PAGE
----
Top 100 Ideas: All Hands on Deck

Top100-TheBoatShow

Tom Kaiser
January 11, 2013
Filed under Features, Top Stories

This is one in a series of lessons from the 2012 Boating Industry Top 100. To apply for the 2013 list, visit BoatingIndustry.com/top-100/application/

Where do you find new ideas for moving your dealership forward? In this age of best practices, 20 groups, networking, social media, customer satisfaction surveys and trade publications like Boating Industry, there are countless ways for dealerships to get their fingers on the pulse of emerging business trends and customer sentiment. However, there may be one knowledge base you’ve yet to tap: your employees.

Many corporations and dealerships have preserved a strong top-down mentality that may prevent fresh ideas from some of your non-managerial staff. As we heard from The Boat Shop, of Tafton, Penn., scheduling time to interview each and every staff member on a regular basis has led to ad budget changes, market-specific sales ideas and tangibly improved its customer service efforts.

As part of its Top 100 application where dealerships are also asked what business ideas were implemented in the last year, The Boat Shop said it had immediate success scheduling individual monthly interviews with every one of its 10 employees. The interviews and subsequent ideas have led to major improvements.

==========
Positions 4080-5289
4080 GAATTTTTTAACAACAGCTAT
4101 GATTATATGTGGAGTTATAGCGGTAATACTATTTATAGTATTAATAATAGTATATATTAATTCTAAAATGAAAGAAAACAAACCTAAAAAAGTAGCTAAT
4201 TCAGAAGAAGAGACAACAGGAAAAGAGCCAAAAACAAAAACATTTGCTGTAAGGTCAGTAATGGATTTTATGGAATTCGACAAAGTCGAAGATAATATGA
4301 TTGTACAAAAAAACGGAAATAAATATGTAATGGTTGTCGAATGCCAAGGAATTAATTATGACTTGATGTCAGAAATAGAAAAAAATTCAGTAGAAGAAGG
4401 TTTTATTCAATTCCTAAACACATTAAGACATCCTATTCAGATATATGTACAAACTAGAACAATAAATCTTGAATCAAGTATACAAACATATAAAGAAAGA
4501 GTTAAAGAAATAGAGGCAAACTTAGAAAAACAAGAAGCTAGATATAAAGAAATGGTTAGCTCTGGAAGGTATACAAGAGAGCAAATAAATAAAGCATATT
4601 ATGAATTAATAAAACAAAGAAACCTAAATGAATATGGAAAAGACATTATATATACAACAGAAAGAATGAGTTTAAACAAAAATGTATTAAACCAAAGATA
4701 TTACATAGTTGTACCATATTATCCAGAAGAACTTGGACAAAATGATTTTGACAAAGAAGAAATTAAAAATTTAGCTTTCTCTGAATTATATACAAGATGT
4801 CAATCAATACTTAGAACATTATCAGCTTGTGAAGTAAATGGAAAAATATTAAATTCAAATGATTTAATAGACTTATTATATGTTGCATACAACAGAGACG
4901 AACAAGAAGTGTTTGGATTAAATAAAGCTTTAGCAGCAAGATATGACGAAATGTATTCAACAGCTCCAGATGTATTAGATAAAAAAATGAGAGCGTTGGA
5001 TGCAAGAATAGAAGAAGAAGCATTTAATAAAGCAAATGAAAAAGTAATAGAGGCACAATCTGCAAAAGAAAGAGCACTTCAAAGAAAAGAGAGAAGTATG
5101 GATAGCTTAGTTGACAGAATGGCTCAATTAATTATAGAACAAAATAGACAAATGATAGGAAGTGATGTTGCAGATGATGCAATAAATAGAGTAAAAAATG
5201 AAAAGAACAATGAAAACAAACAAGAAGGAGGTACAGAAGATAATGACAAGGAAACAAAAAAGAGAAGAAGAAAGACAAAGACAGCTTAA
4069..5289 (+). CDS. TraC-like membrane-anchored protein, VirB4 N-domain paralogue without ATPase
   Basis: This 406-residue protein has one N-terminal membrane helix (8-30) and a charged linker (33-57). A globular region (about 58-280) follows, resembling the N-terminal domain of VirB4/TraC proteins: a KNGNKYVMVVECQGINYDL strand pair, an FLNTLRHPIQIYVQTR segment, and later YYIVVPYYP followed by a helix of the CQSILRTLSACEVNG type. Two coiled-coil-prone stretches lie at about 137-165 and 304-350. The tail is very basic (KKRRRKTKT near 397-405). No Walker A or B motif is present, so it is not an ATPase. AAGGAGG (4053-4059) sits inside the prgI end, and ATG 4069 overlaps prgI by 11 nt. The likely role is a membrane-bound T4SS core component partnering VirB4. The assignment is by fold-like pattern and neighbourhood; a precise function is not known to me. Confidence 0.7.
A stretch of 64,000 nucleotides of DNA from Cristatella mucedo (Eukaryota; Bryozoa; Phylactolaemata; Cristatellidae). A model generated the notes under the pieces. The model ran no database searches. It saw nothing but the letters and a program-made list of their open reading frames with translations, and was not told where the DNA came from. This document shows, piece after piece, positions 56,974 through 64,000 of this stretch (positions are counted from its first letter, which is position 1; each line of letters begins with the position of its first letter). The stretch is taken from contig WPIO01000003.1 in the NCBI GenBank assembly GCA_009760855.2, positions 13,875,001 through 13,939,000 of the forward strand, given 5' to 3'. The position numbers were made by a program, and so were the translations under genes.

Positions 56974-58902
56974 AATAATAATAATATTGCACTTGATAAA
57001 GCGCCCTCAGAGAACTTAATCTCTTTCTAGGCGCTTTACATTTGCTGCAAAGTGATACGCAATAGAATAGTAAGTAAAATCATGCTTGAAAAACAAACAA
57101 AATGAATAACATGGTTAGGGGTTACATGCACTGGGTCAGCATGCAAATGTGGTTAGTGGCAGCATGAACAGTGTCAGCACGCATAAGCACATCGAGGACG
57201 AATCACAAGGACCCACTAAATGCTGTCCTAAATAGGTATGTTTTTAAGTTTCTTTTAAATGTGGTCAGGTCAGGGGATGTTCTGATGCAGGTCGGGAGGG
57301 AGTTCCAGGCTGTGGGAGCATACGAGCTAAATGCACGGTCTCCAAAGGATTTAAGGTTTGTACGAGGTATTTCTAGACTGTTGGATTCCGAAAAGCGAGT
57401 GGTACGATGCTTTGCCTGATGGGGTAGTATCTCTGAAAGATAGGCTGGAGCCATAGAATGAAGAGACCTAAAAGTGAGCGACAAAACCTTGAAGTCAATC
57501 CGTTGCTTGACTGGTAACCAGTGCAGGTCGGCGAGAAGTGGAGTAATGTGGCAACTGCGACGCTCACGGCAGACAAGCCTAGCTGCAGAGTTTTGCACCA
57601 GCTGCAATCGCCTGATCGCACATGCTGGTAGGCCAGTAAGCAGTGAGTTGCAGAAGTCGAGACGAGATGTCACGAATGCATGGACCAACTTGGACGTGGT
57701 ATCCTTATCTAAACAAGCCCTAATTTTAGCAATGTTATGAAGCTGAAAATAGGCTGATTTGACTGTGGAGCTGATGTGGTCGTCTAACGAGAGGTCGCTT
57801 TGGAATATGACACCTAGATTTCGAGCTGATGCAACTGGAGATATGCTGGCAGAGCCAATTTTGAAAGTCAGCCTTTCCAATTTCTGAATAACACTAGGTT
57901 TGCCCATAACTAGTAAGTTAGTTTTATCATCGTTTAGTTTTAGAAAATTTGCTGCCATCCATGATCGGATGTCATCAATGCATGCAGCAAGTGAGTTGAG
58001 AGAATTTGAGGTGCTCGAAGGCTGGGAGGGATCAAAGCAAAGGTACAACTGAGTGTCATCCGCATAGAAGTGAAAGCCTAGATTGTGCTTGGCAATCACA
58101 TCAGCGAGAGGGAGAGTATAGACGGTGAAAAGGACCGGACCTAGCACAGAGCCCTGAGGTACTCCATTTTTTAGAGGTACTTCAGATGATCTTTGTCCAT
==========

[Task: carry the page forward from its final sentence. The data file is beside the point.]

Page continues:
The Boat Shop’s first implemented change was to increase its advertising budget, and take a more market-specific approach with its marketing. One involved a small lake approximately 40 minutes away from the dealership that has a length restriction. As the new Cobalt 200 met the restriction, the dealer pushed hard to spread the word, which led to selling five boats through referrals and other outreach efforts.

Another area of focus that came to light through staff interviews was online customer response time. While customers have long been able to submit questions by email, the new initiative was able to lower response times to less than one hour — a major improvement.

A new pay scale for the service department was another initiative, designed to increase efficiency and productivity. After going through a trial basis, The Boat Shop realized a significant increase in billable hours.

While none of these are large-scale, revolutionary ideas, seeking out the opinions, ideas and feedback from your entire staff can in itself spark a revolution. Happier customers, increased sales, smartly targeted advertising are serious improvements. Coupling those incremental changes with a staff that feels valued and listened to may be the biggest change of all.

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